Dec 01, 2016 09:39 PM IST | Source: CNBC-TV18

Road to GST: Dual control, cess still debatable, say experts

The goods and services tax (GST) council will meet tomorrow to discuss changes suggested by several states in the model GST law and compensation formula.

The Goods and Services Tax (GST) Council will meet on Friday to discuss changes suggested by several states in the model GST law and compensation formula.

In conversation with CNBC-TV18, experts talk about the various hurdles the GST council will face in the meet tomorrow.

Pratik Jain of PwC India, said on the dual control there still may be debate and dispute. It will be difficult to see a resolution among the states, said Jain. He added that levying of cess under GST is not a good idea.

He also noted two concerns other than cess. First, anti-profiteering, as it is complex to administer and second, the manner of taxation of the service sector.

"New definition of 'intangible goods' creates confusion," said Sachin Menon of KPMG.

Giving a positive outlook, Uday Pimprikar, Partner-Tax, EY, said that there are some gaps in the GST draft, but it’s moving in the right direction.

Below is the verbatim transcript of Pratik Jain, Uday Pimprikar and Sachin Menon's interview to Shereen Bhan on CNBC-TV18.

Q: You just heard what Dr Mitra had to say, there was an informal meeting of state finance ministers on November 20 which was inconclusive the draft laws are now open for public comments. Given the fact that demonetisation wasn’t factored into compensation claims so on and so forth, are you still hopeful that we could see a breakthrough in this session of parliament?

Jain: My heart says that it should be, but my mind say it may not I think it is going to be difficult to my mind. In next couple of days they have to decide on the draft laws and on the dual control issue. I think that on dual control issue there could still be debate and disputes. I don’t think they have still worked out a model as of now, but if the draft laws are passed and that presented to the parliament, the government doesn’t need opposition to get it passed right now - - so hoping against hope, we are hoping that tomorrow and day after at least the draft laws will be approved by the council and it will be presented to the parliament in this session.

Q: Let me give you the final say, Pratik has put the anti-profiteering clause on the table as something that the government may want to review or the GST council may want to review and also he believes that some of the earlier issues that we had to deal with services have not been resolved yet either?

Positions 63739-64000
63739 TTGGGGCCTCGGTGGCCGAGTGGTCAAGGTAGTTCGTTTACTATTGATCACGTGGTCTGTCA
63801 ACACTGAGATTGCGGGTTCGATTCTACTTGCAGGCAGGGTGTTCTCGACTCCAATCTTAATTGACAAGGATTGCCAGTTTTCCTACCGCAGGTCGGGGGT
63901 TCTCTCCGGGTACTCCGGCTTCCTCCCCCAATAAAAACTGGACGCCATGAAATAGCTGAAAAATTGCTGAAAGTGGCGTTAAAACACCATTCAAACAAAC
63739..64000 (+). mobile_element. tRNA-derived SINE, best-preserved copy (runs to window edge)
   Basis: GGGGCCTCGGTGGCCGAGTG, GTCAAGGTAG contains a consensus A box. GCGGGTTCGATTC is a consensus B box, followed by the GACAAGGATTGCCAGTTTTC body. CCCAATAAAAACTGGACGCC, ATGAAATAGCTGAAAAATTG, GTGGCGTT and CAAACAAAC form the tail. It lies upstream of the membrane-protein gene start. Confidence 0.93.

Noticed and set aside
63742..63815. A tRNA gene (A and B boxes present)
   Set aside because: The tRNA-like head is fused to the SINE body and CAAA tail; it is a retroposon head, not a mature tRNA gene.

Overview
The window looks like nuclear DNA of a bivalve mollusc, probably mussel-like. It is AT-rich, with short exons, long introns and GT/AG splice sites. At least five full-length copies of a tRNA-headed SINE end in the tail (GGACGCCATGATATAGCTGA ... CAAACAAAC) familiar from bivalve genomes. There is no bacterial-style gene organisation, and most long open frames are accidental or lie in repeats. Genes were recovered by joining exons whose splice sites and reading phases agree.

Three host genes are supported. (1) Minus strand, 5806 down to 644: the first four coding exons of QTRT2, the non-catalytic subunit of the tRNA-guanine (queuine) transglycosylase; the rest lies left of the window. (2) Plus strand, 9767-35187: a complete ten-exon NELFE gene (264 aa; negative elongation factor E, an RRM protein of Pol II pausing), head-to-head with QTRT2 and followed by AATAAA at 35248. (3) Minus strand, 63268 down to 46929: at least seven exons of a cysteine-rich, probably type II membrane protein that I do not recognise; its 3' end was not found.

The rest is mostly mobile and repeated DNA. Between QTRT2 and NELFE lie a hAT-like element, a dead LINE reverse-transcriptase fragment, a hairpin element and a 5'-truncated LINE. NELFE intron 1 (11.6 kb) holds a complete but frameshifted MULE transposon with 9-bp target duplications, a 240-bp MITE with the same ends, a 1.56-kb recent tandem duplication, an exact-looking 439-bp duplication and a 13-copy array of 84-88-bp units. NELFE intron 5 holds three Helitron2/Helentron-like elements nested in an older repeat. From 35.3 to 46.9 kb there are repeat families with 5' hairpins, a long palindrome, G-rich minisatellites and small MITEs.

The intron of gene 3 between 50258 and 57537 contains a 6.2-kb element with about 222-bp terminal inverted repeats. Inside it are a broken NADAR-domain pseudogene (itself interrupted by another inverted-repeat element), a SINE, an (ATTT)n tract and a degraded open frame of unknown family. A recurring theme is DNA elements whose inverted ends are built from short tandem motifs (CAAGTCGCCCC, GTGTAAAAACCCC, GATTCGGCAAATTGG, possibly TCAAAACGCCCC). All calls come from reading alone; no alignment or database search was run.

Menon: Yes, what I am finding is that whatever representations are made by various industry associations where which could have been accommodated within the revised draft which was perhaps not done. Many of the provisions are amended and at the same time some of the new provision brought in which is creating more confusion. For example now earlier it was very clear intangible was falling under the service definition. Now the revised definition is deleted that word of intangible and whether it is design or default this kind of inclusion or exclusions which are otherwise giving you a positive clarification is removed.

Q: What would you like to put on table on the issues that should be addressed by the goods and services tax (GST) council to ensure that we do have a much more robust law?

Pimprikar: I like to possibly comment on the earlier question one; one is that this entire experiment that we are kind of going through as a GST council requires a huge amount of cooperation between the central state governments and between the state governments inter se and occasions like this will keep on coming up and how does GST council deal with this occasions it will be interesting to see.

This is the epitome of cooperation between all governments and I am very much kind of interested in understanding what happens in the next couple of days, but that aside on the law itself I would think that there are some positives in terms of some amount of clarity that has been brought in, in some of the provisions. There are some for example the treatment of imports and in case of imports, the imports would be liable to a tax under the customs legislation, but even in that particular provision this should have possibly aligned the liability to pay IGST for all transactions related where even the underlying matter is a product or a good to the import. So, there are some bits of gaps even there but one can see the intention, one can see the movement towards those kind of provisions and it at least appears that the movement is towards right direction.

Having said that there are certain other provisions that have been included which could have been easily avoided and those are actually replications of provisions which are existing in the service tax law. I don\\'t think that there was really a requirement to suddenly come up with a provision which deals with international transactions differently related to the place of supply vis-à-vis domestic supplies. The present law under service tax has a major problem. Again as an example and as illustration present law is a major problem on the treatment of international ocean freight and the industry is crying horse saying that this kind of a levy and today service tax was made applicable in the last six months on import ocean freight. And that actually amounts to double taxation on the same amount by the central government. Because that particular amount gets liable to charged on a customs duty. So, those kind of things were clearly avoidable.
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